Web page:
The reminder to have written proof of the figures and costs from contractors continues to be raised
Mrs Mac and I have said goodbye to the wedding party and life is getting back to its usual lifestyle of Mrs Mac dreaming up things for me to do. I have enjoyed the past month, and maybe I can begin considering slowing down a bit and smelling the roses.
But one still needs an income stream. It is amazing how we all realise the need for money, but don’t always see the needs of others. This came into my mailbox: We are a small company (SME) which is a service provider for a JSElisted company to whom we rendered our services in December, and they are refusing to pay us.
We had followed all their procurement processes of bidding where we were issued a job/ purchase order and after the first job was done they called us for another job, but this time without a job/purchase order as they claimed it was an emergency. The email unfortunately brings up many issues which continue to keep us all on the back foot in South Africa. If we treat people differently because we play the bully role, then we will never live in peace.
There are many ways to look at this situation. The most important rule for everyone, both client and contractor, is not do any work or have work done unless there is some type of written proof of the amounts involved.
The client is out of line for having issued a purchase order for the first work and refusing to pay against it. The contractor put himself at risk by doing the “emergency work” without obtaining some type of proof. Always confirm an instruction by email, WhatsApp or SMS. I am appealing to all employers to pay their contractors honestly. Times are tough.
Tip of the week
I am not the best at following my own advice. I have been cleaning up my emails following the wedding and of course now find out I have skipped a few and one was my own insurance renewal papers.
So there I was issuing advice last week about insurance when my own shock was waiting in my inbox. Luckily the sums insured are correct, but it is the way things happen that annoys me.
The mail arrives from a no-reply email address, the person who handles my account has not phoned me to see if I am happy and finally my insurers think I am just going to accept an 11% increase.
This seems high, so I will be digging around to find something else. I ask you again, check your insurance over again and read every letter of the fine print to make sure you have the right policy for the correct amounts of insurance.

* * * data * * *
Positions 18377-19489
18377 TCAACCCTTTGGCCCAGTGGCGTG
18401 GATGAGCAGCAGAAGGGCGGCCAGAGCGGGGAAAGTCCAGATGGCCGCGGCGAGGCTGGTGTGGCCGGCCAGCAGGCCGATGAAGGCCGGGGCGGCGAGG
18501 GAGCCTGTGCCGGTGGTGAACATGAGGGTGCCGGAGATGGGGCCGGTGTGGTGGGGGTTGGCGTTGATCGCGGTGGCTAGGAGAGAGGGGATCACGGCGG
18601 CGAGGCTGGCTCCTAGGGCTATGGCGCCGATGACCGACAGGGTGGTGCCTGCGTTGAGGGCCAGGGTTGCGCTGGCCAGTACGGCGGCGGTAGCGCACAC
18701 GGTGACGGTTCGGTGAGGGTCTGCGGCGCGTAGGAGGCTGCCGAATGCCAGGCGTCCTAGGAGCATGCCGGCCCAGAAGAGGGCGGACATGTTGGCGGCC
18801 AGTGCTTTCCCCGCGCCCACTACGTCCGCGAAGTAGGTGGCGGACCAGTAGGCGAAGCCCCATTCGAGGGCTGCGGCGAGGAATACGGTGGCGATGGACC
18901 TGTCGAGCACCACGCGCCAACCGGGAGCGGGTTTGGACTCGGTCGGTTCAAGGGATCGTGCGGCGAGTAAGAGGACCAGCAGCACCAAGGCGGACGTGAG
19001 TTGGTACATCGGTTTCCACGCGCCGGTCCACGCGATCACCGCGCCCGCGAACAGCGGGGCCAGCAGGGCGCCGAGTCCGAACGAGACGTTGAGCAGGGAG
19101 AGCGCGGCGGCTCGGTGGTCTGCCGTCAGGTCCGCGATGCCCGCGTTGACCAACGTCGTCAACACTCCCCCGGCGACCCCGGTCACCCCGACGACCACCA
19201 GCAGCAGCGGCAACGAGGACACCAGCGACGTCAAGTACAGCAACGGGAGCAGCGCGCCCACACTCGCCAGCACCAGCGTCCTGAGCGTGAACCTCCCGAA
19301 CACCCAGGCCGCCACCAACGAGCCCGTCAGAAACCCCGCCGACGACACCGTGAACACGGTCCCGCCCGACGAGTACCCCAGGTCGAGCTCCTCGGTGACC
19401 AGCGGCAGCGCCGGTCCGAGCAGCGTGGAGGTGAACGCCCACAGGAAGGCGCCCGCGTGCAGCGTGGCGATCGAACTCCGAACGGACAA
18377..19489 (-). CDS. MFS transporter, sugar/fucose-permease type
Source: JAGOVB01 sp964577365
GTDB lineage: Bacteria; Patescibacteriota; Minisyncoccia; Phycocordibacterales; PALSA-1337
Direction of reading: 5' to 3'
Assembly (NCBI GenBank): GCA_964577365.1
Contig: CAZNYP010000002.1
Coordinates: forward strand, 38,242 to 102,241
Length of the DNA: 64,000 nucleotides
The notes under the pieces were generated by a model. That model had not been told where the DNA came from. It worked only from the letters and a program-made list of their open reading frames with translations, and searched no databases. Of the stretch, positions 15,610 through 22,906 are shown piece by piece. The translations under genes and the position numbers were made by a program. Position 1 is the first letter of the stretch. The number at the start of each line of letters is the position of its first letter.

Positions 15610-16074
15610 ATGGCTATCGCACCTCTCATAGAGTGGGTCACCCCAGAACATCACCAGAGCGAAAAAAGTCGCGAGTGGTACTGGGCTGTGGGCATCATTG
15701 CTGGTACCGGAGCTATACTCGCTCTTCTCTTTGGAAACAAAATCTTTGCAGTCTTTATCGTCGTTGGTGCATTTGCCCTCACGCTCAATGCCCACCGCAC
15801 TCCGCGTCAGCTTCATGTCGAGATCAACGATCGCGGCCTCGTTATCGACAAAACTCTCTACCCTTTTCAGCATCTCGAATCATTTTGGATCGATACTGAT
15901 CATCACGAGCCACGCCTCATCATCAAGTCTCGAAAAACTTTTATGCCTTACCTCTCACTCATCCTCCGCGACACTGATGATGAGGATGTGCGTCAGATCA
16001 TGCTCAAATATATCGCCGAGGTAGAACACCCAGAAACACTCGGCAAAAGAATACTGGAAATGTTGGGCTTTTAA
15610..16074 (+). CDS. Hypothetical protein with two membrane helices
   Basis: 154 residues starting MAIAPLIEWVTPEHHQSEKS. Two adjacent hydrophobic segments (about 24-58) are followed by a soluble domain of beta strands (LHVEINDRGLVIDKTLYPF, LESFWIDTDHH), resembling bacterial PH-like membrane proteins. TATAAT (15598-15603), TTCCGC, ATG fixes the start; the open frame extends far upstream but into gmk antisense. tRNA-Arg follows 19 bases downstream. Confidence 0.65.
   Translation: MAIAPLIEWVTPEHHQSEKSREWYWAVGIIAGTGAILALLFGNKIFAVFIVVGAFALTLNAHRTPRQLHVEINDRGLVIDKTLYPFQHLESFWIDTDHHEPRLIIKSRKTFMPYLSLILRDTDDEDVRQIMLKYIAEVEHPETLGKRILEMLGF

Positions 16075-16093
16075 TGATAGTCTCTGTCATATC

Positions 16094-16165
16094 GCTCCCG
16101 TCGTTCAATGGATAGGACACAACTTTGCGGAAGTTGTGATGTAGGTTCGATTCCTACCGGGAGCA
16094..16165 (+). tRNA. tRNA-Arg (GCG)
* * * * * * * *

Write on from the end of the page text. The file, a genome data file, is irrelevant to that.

Charles has taken me to task about observing proper health and safety standards and regulations, and I accept his admonishment. Hi Don, I went cold when I read part of your article on cleaning out your water tank.
Let me explain: I was in the oil and gas industry for most of my working life and alarm bells went off on reading your article on tank cleaning. Even if it is “just” a water tank the basic safety rules remain the same. I have experienced setting a plant alight by using fire water that was contaminated with oil unknown to the user at the time.
1 The fact that you allow and recommend an individual (even a slim person) entry into confined space made me shiver. Hopefully you are aware that this act could result in death of the person entering the vessel if you do not adhere strictly to clear safety guidelines for entry into confined spaces (not to mention failure of not wearing safety clothing/ equipment)?
2 Did you measure the oxygen content of the vessel before entry and during the clean-out operation?
3 The biggest contributor to death in confined spaces is when sludge is disturbed during the clean out of a tank resulting in the release of toxic gases.
4 A once-a-month clean out may be going overboard – especially during the rainy season when you need capacity to store. What about just before the rainy season starts then after first rain again?
If you have a question for Don, send it to firstname.lastname@example.org or SMS only to 0824463859.